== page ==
“Some may call me a narcissist, and I’m inclined to agree with them. But is all of my mirror-gazing truly narcissism if I hate what I see there?”
BY ANDY NICASTRO
“I wish that confidence was all you could see in my eyes
Like those interviews in locker rooms with talented sports guys
I wish I had no self-awareness like the guys I know
Who float right through their lives without a thought
And that I didn’t give a shit what anybody thought of me
That I was so relaxed you’d think that I was bored”
— John Grant, “Silver Platter Club”
I stand in front of the bathroom mirror, thumbs placed along my jawline, index fingers at my temples. I gently pull the skin back on my face, and assess the effect. It’s while I’m doing this—contemplating the benefits of a facelift—that my husband walks in and catches me in the act.
A quick ripple of shame courses through me, and I quickly release the skin, which sags back into its rightful place on my fifty-four year-old skull.
“What are you doing?” he asks, though the small smile playing on his lips indicates he knows exactly what I’m doing; this man who would love me even if I weighed three-hundred pounds or if I’d lost my nose in an industrial accident.
“Nothing,” I say, feeling like a kid with his hand in the proverbial cookie jar.
“You look fine,” he says, retreating from the room.
I’m left alone, staring at my reflection, my focus wandering from one age spot to the next—the result of years spent irresponsibly basking sans sunscreen at the beach or poolside, not to mention in a succession of tanning beds—playing a nightmare version of “connect-the-dots”. My eyes travel to the deepening creases extending downward from the sides of my nose, then to the sagging sail of skin extending from chin to neck, and I immediately vow to schedule yet another appointment for Botox and dermal fillers.
I mentally inventory my bathroom counter: there’s the little rolling device made up of tiny needles that looks like a pastry tool which purportedly increases collagen production, there’s the shiny white appliance that is supposed to tighten my skin using electrical current (which, I might add, could be used as a less-humane option to waterboarding), there’s the tube of Retin-A, the jar of skin bleach and the cover-up stick for the aforementioned sunspots, the Toppik hair-fiber powder to conceal my ever-widening bald spot, and a barbaric suction device to remove blackheads that left my face covered in hickeys that could easily be mistaken for measles and which took days to heal. Again, shame: so much time and effort wasted in what has been the most futile attempt at restoration since Cecilia Giménez tried to fix the Ecce Homo (Google it). Hours that I know, beyond a shadow of a doubt, I will rue on my deathbed for not having spent reading a book, traveling, or simply helping another human.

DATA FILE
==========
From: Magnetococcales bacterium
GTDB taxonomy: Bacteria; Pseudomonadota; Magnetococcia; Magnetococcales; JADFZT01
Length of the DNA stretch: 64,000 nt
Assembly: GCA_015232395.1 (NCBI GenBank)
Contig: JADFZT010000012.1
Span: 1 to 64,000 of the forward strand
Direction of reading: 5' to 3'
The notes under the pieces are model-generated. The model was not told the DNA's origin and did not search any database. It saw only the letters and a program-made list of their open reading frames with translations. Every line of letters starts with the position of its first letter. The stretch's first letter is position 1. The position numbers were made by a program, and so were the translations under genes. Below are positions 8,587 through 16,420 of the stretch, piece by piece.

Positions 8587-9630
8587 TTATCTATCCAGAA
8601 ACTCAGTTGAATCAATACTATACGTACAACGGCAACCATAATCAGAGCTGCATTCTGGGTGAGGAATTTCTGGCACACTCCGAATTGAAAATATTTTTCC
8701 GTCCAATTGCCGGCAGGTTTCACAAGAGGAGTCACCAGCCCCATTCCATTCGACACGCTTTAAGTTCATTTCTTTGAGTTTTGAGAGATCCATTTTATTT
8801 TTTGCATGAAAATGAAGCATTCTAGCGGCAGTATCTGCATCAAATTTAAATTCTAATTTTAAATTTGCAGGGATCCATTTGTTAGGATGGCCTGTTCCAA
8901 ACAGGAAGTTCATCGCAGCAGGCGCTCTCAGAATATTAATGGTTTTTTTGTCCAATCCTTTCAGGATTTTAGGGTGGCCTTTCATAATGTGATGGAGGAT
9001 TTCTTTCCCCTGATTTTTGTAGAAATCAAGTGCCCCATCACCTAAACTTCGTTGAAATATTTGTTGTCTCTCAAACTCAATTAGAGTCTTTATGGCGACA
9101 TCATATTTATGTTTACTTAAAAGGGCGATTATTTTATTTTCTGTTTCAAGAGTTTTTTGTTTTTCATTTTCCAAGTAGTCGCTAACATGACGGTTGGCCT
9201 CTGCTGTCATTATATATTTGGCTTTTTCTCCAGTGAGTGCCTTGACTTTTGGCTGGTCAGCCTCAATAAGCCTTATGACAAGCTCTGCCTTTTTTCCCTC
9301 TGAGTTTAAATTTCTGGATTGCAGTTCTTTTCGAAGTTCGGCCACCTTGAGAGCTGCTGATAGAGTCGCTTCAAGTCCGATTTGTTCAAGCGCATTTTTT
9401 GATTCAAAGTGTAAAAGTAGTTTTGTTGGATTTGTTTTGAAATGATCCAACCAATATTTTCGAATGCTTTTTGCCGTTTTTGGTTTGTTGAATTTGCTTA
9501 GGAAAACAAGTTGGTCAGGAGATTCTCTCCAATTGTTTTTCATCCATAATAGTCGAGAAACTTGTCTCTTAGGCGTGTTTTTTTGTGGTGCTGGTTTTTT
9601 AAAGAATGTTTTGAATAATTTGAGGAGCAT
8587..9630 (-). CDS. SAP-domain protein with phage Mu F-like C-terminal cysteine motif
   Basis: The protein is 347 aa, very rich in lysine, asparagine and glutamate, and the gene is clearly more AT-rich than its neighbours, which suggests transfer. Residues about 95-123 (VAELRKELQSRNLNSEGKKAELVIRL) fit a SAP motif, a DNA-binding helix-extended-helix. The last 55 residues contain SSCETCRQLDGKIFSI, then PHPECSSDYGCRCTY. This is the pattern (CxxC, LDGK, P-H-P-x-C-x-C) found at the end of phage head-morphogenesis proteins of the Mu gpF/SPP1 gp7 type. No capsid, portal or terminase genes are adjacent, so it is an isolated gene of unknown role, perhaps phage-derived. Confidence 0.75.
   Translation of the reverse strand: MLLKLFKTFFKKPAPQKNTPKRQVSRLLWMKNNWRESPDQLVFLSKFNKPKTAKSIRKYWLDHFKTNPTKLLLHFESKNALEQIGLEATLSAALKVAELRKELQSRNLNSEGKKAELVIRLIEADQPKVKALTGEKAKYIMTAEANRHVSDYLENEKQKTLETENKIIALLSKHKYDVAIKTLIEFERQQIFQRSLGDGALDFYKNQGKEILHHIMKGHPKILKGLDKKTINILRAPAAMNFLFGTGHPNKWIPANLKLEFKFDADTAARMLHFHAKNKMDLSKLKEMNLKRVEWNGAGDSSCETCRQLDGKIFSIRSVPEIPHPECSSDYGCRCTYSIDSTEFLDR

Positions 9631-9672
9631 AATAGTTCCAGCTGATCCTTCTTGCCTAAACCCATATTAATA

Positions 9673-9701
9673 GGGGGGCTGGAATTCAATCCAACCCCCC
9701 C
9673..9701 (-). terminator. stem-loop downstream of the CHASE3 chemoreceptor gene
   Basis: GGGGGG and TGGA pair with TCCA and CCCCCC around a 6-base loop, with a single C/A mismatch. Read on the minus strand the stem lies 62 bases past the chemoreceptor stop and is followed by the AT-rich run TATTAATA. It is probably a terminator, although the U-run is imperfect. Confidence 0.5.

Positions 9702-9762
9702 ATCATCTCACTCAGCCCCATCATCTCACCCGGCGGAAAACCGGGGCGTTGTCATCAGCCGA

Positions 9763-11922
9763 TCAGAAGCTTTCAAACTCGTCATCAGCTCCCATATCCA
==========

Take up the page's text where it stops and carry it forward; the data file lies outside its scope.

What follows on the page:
Six hours later, I’m at my very first spin class ever, sweating profusely, wondering if I might be having a heart attack. With every rotation of the pedals, I’m vowing that if my face has to rot, then goddammit, my body is going to look good as it can. There are a number of beautiful young men in here, and I try to remember a time when I would have observed them with lust rather than with the pure envy I’m feeling now. Grow the fuck up, I think, turning my gaze back to the instructor and giving myself a mental slap across the face.
Driving home afterward with a chafed taint and dry heaves, I force myself to review my life; to locate even an ounce of gratitude. I survived the AIDS plague when so many of my friends didn’t, and I made it through a brutal ten-year addiction to meth that should have, in all honesty, put me six feet under years ago. I think of the three dear friends I lost in rapid succession last year, and grow angry at myself for not appreciating the gift of good health and the privilege—denied to so many—of growing old.
I’m not entirely self-centered, I tell myself. I’ve gone to extraordinary lengths to help people, I encourage and support my friends, and I care—maybe too much—about the state of the world, the marginalized, and the suffering of others. Yet, even while my better angels are driving the car, the demons of self-loathing are always riding shotgun, waiting for any opportunity to take the wheel. “Who I am is more important that than how I look,” I say to myself on repeat. Still, I know that if compliments were currency, each “you’re a good person” is worth maybe a dollar, while every “you’re fucking hot” is worth a thousand.
Some may call me a narcissist, and I’m inclined to agree with them. But is all of my mirror-gazing truly narcissism if I hate what I see there? Well, yeah, probably. I vow, yet again, to not give a fuck about aging and to appreciate the fact that I have the hard-won wisdom of fifty-four years on this planet. I’m told that this wisdom can benefit the younger generation, and maybe that’s true, but I’ve yet to be sought out for advice from that demographic. Maybe they’re waiting for my neck wattle to reach my chest before they feel confident I might actually know something about anything.
If and when those kids do finally come to me for advice, I will warn them to not get caught up in the shallow pursuit of perfection. I will tell them, solemnly, that their insides matter more than their outsides, and that while they are striving to look their best in this youth and looks-obsessed culture, it should not take precedence over bettering their minds and their souls. I will tell them that they are already beautiful, and that aging is a luxury denied to so many. I will encourage them to focus on loving themselves, just the way they are. Just like I am fighting to do.
Then, if what’s past is prologue, I’ll probably tell them leave me the fuck alone so I can figure out how to finance that goddamned facelift.